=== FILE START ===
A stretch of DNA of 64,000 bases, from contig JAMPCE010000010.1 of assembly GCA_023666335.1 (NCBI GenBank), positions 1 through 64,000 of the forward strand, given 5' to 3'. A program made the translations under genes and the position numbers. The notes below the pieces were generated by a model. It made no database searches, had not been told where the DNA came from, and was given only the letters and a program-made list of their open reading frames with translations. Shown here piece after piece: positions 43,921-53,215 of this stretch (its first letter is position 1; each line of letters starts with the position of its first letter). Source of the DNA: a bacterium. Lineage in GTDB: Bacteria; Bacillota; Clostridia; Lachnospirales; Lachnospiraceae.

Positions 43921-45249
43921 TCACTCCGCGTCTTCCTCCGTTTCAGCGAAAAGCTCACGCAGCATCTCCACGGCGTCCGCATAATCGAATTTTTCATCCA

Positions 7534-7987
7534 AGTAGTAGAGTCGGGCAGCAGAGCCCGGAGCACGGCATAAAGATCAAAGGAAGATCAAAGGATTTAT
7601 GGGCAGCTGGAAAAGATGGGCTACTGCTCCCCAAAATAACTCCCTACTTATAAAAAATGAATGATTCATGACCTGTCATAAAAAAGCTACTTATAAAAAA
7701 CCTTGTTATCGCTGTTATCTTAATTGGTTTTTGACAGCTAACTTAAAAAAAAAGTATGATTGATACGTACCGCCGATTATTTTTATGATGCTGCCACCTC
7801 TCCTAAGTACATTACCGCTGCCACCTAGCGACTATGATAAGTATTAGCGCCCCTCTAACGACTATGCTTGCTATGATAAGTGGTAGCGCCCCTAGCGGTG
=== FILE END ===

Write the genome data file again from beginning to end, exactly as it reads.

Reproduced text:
A stretch of DNA of 64,000 bases, from contig JAMPCE010000010.1 of assembly GCA_023666335.1 (NCBI GenBank), positions 1 through 64,000 of the forward strand, given 5' to 3'. A program made the translations under genes and the position numbers. The notes below the pieces were generated by a model. It made no database searches, had not been told where the DNA came from, and was given only the letters and a program-made list of their open reading frames with translations. Shown here piece after piece: positions 43,921-53,215 of this stretch (its first letter is position 1; each line of letters starts with the position of its first letter). Source of the DNA: a bacterium. Lineage in GTDB: Bacteria; Bacillota; Clostridia; Lachnospirales; Lachnospiraceae.

Positions 43921-45249
43921 TCACTCCGCGTCTTCCTCCGTTTCAGCGAAAAGCTCACGCAGCATCTCCACGGCGTCCGCATAATCGAATTTTTCATCCA

Positions 7534-7987
7534 AGTAGTAGAGTCGGGCAGCAGAGCCCGGAGCACGGCATAAAGATCAAAGGAAGATCAAAGGATTTAT
7601 GGGCAGCTGGAAAAGATGGGCTACTGCTCCCCAAAATAACTCCCTACTTATAAAAAATGAATGATTCATGACCTGTCATAAAAAAGCTACTTATAAAAAA
7701 CCTTGTTATCGCTGTTATCTTAATTGGTTTTTGACAGCTAACTTAAAAAAAAAGTATGATTGATACGTACCGCCGATTATTTTTATGATGCTGCCACCTC
7801 TCCTAAGTACATTACCGCTGCCACCTAGCGACTATGATAAGTATTAGCGCCCCTCTAACGACTATGCTTGCTATGATAAGTGGTAGCGCCCCTAGCGGTG